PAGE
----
Why in News?
India retained the top position as recipient of remittances with its diaspora sending about USD 69 billion back home last year.
FACTS FOR PRELIMS
i)According to the world bank Remittances to India picked up sharply by 9.9 percent, reversing the previous year’s dip, but were still short of USD 70.4 billion received in 2014.
ii)India continued to top in terms of receiving remittance, and was followed by China ($64 billion), the Philippines ($33 billion), Mexico ($31 billion), Nigeria ($22 billion) and Egypt ($20 billion)
iii)Global remittances(which include flows to high-income countries) grew 7 per cent to USD 613 billion last year, from USD 573 billion in 2016
iv)The upsurge is likely to continue into 2018 on the back of stronger economic conditions in advanced economies (particularly the U.S.) and an increase in oil prices that should have a positive impact on the GCC countries.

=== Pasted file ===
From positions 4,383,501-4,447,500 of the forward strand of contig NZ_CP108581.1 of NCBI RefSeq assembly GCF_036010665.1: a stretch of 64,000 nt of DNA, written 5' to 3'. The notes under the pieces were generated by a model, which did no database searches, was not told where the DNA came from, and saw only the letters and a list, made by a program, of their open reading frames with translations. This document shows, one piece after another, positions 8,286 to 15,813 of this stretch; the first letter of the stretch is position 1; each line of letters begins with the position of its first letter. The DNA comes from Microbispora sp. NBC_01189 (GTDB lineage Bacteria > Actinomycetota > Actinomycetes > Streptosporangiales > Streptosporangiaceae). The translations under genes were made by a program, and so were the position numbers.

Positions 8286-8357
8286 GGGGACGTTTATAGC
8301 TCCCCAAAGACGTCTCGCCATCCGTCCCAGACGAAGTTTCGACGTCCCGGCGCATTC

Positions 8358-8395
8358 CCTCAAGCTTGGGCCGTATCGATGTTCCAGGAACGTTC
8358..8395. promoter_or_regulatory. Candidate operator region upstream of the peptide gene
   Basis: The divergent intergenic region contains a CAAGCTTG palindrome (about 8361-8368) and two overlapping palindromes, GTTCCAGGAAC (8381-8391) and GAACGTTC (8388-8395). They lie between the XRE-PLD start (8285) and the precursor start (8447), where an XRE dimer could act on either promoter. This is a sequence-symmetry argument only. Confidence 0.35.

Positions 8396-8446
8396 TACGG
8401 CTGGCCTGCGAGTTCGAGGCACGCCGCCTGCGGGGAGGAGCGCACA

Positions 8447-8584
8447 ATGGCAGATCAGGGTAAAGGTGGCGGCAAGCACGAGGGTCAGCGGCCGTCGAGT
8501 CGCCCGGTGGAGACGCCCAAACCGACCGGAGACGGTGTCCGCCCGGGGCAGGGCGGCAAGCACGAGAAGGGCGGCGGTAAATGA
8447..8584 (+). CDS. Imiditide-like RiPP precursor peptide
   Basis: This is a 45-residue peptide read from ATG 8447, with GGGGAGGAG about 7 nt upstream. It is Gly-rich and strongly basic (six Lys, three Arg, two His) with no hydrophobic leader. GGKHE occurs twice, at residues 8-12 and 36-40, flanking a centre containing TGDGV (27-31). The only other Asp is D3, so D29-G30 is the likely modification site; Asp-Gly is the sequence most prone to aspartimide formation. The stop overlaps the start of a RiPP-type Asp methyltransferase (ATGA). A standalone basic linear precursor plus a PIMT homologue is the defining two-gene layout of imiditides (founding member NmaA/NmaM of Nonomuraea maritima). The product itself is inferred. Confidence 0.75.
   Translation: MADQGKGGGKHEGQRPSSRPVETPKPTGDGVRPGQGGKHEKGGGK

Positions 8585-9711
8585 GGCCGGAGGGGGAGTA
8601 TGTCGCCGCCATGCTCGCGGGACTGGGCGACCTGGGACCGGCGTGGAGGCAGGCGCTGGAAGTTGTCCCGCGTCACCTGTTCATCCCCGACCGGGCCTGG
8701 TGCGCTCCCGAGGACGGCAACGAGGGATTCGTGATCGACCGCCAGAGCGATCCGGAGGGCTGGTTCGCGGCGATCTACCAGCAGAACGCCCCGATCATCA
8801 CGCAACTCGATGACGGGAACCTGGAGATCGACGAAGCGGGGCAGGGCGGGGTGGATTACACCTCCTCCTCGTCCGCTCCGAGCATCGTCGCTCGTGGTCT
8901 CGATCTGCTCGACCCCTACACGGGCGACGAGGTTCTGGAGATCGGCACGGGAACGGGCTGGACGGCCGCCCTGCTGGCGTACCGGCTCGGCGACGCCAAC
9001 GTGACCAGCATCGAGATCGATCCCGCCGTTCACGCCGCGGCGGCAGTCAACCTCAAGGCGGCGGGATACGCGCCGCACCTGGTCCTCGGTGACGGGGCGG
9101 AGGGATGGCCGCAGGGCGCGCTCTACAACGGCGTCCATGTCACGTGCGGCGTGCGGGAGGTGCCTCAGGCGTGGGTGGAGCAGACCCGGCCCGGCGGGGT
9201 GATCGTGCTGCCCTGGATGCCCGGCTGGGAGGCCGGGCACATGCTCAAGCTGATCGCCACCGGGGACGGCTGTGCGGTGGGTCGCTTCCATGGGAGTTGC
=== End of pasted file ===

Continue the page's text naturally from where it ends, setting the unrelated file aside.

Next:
According to the IMF, “Remittances represent household income from foreign economies arising mainly from the temporary or permanent movement of people to those economies.”
Remittances are mainly derived from two items in the balance of payments framework: income earned by workers in economies where they are not resident (or from non-resident employers) and transfers from residents of one economy to residents of another.
Remittances may have a significant impact on poverty reduction and can finance economic growth in receiving economies.